Now some fresh pickings from the Political Grapevine:
President Obama put lobbyists on the political chopping block Wednesday night in his State of the Union speech: "We must take action on both ends of Pennsylvania Avenue to end the outsized influence of lobbyists...that's why we've excluded lobbyists from policy-making jobs or seats on federal boards and commissions."
But today, one day after that speech, the administration invited those same lobbyists to participate in a series of off-the-record conference calls with senior officials discussing topics like job creation, education, and even transparency.
One lobbyist told The Hill newspaper: "Bash lobbyists, then reach out to us. Bash lobbyists [while] I have received four Democratic invitations for fundraisers." The White House confirms lobbyists were invited but, "The call is private and invitation only. We don't exclude lobbyists but they are not only for lobbyists."
On the Record
President Obama also called out his predecessor, blaming the record deficits squarely on George W. Bush, saying: "By the time I took office — we had a one year deficit of over $1 trillion — and projected deficits of $8 trillion over the next decade."
But before sitting in the Oval Office, then-Senator Obama voted for measures that set the stage for Congress raising the deficit.
March 14, 2008 he voted for concurrent resolution that set the funding level for discretionary spending in the 2009 budget, that ended up with a $400 billion deficit. Obama signed onto the final conference report in June.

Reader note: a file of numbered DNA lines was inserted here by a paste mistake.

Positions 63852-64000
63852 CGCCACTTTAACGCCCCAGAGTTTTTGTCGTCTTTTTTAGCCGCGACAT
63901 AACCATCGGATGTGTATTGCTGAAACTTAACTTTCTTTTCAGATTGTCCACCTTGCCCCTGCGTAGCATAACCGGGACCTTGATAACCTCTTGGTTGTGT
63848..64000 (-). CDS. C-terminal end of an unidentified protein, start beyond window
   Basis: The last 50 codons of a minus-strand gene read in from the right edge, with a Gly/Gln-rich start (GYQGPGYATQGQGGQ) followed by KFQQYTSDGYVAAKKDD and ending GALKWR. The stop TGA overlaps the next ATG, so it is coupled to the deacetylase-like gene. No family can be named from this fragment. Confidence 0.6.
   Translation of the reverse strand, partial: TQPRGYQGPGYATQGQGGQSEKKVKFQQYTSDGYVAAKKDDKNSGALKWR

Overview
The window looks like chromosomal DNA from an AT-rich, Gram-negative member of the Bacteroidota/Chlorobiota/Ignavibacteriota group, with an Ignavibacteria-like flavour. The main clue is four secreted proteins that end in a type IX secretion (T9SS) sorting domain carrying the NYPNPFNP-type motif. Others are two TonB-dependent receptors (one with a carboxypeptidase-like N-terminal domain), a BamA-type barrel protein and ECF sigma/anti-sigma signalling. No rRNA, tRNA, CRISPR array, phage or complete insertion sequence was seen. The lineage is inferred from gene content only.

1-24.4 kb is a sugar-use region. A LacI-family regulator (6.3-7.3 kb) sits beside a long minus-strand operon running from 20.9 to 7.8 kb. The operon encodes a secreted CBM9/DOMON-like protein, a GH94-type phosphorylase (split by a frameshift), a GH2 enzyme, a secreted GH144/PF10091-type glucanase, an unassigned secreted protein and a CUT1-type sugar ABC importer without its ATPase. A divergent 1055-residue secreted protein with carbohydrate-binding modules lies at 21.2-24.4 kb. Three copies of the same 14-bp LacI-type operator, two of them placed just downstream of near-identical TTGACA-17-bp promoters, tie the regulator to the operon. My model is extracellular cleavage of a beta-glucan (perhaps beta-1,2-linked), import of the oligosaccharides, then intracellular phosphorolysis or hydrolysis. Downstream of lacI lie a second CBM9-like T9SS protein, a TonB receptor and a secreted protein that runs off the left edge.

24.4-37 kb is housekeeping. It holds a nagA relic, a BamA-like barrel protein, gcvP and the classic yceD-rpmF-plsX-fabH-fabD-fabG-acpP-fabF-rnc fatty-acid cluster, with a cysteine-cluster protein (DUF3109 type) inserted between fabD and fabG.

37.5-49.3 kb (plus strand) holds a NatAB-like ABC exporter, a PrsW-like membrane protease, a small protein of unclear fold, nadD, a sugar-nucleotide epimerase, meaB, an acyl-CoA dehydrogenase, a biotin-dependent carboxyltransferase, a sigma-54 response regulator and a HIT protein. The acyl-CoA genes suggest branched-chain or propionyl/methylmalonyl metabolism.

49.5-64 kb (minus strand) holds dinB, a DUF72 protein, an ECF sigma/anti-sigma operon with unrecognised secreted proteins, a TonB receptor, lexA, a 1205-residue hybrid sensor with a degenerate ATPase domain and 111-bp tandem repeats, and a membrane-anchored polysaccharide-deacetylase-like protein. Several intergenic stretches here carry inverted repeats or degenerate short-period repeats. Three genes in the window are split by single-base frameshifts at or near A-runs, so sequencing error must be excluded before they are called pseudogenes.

On October 1, 2008 Senator Obama voted in favor of the $700 billion TARP program. And in February of 2009, President Obama signed into law the $787 billion stimulus bill, which had support from only three Republicans; the stimulus package the Congressional Budget Office now says is expected to cost more than $862 billion over the next 10 years.
And finally, liberal talk show host Bill Press was recently denied a Capitol Hill press pass because he was told he was engaging in opinion and not journalism.
So the Politico reports the 70-year-old pundit asked his longtime friend Vermont Senator Bernie Sanders for a job as an office intern. "I'm happy as a clam," Press says. "I get to go cover events at the Capitol, and I have the honor of being an intern for Senator Bernie Sanders — which is perfect for me because he's the only senator more liberal than I am."
A spokesman for Sanders reported on Press's performance: "His copying skills are improving, but he has to learn not to spill the coffee."
— Fox News Channel's Megan Dumpe Kenworthy contributed to this report.
Bret Baier currently serves as FOX News Channel's (FNC) chief political anchor and anchor of Special Report with Bret Baier(weeknights at 6-7PM/ET), the highest-rated cable news program in its timeslot and consistently one of the top five shows in cable news. Based in Washington, DC, he joined the network in 1998 as the first reporter in the Atlanta bureau.